KINGSTON — Minister with responsibility for Information, Telecommunications and Special Projects, Hon. Daryl Vaz, says that it is time for the Press Association of Jamaica (PAJ) to fulfill its promise to establish a media complaints council to monitor compliance with the code of practice the PAJ said was ratified in 2010.
“No democratic society can afford to give any one interest group any sacrosanct status. The Press must have checks and balances, too. It can’t just insist on them for everybody else while exempting itself,” Mr. Vaz said
“In this regard, I bemoan that years after speaking about the need for a Press Complaints Council, the Press Association (of Jamaica) has still not established one. Years after the PAJ itself did some very fine work on a code of conduct and justifying the need for a Press Council, we still do not have this self-policing group,” the Minister noted.
Mr. Vaz was speaking at seminar on media in democracy, hosted by the Commonwealth Broadcasting Association (CBA) and the Caribbean Broadcasting Union (CBU), at the Knutsford Court Hotel, New Kingston, Monday July 18, 2011.
The seminar, which ends Tuesday July 19, 2011, is being staged with support from the United Nations Educational, Scientific and Cultural Organization (UNESCO), Television Jamaica (TVJ), CVM Television, Creative Production and Training Centre (CPTC) and Landline, Internet, Mobile Entertainment (LIME).
Stressing the importance of establishing the self-regulating body, the Minister questioned what mechanisms for redress do persons that are aggrieved and hurt by the Press have, when they do not have the resources to sue for libel.
“Some are maligned, ridiculed, tastelessly depicted or stereotyped and they have no Press Council to which to appeal to get justice,” he lamented.
In response to concerns raised in Parliament by Prime Minister Bruce Golding, about the absence of a Code of Conduct for Jamaican media practioners, President of the PAJ and Managing Editor of the Gleaner, Jenni Campbell, said in January that the PAJ has already ratified a Code of Ethics, but that discussions were continuing on a Complaints Commission, which would monitor compliance with the Code.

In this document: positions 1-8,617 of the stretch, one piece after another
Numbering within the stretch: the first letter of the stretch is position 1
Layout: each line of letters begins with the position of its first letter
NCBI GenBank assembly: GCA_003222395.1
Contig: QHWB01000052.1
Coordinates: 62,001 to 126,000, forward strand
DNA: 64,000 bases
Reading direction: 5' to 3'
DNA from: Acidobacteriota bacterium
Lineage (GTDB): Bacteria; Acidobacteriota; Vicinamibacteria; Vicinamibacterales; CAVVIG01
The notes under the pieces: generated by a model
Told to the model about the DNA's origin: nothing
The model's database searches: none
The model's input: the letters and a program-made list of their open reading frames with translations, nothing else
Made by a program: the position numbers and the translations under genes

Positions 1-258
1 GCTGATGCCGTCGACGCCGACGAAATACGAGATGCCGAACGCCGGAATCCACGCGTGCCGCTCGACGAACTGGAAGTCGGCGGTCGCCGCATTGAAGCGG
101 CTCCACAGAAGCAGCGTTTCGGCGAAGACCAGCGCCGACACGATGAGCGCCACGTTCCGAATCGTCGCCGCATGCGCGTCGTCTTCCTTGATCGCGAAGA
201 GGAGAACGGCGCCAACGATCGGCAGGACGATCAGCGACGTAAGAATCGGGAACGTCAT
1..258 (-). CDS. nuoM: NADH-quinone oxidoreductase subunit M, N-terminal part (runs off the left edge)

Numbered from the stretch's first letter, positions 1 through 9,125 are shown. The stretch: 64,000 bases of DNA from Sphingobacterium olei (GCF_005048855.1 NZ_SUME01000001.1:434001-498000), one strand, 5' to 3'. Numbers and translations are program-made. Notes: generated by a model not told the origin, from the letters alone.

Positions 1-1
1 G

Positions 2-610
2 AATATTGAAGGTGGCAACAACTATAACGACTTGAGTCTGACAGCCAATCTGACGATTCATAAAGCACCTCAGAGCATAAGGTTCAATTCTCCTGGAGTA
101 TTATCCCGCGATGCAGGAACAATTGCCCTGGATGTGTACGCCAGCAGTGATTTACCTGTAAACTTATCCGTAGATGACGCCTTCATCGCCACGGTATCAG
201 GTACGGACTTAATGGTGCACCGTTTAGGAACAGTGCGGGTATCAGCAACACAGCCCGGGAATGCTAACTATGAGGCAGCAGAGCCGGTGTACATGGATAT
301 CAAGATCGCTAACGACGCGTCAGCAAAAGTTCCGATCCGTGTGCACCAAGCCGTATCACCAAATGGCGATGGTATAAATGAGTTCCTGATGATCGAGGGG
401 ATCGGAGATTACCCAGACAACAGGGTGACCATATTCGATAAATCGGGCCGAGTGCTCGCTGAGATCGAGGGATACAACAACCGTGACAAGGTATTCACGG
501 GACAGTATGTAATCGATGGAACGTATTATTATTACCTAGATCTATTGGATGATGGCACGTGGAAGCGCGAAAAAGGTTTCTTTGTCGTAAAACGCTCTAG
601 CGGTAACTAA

She said that the PAJ was committed to the idea, but that the process was taking longer than anticipated, because of the need to ensure “wide buy-in by the members of the media at every level”. The Council is expected to hear complaints from members of the public who feel they have been treated unfairly by the media.
Mr. Vaz said that the Government is committed to “press freedom and unfettered investigative journalism,” noting that the Prime Minister has spoken out on several occasions of the need to “tear down any firewall for corruption and secrecy” provided by restrictive libel laws.
He also pointed to the libel reform committee appointed by Mr. Golding, headed by Justice Hugh Small,which was mandated to recommend changes to ensure transparency and accountability in the context of a new framework of good governance. He noted that Justice Small has since given his report to the Prime Minister, which has been studied by a bi-partisan committee of Parliament and its recommendations approved.
“Among the things which the libel reform initiative was supposed to accomplish was to: prevent the suppression of information to which the public is reasonably entitled; impose appropriate burdens of accountability on public officials holding positions of trust; and, support the principle of freedom of the Press,” he said, adding that, in essence, the libel reform thrust was about democracy promotion.
He also emphasised that the Press has a pivotal role in building and sustaining a healthy democracy, noting that to enhance the media’s role in that process, it has to be ensured that while journalists and broadcasters are doing the necessary job of “holding the politicians’ feet to the fire”, that the media put its own house in order.
“A politician should not be defamed, maligned and stereotyped just because he is a politician. He has the right to the protection from prejudice, just like any other citizen. He has a right to fairness, objectivity and balance in any reporting concerning him,” he stated
Twenty one broadcast journalists and producers from radio and television stations in 10 Caribbean countries are participating in the seminar, which is part of a series of events themed 'CBA Live in Kingston: Media in Democracy’, increasing understanding of the crucial role of the media in Caribbean democracies.
By ALECIA SMITH, JIS Reporter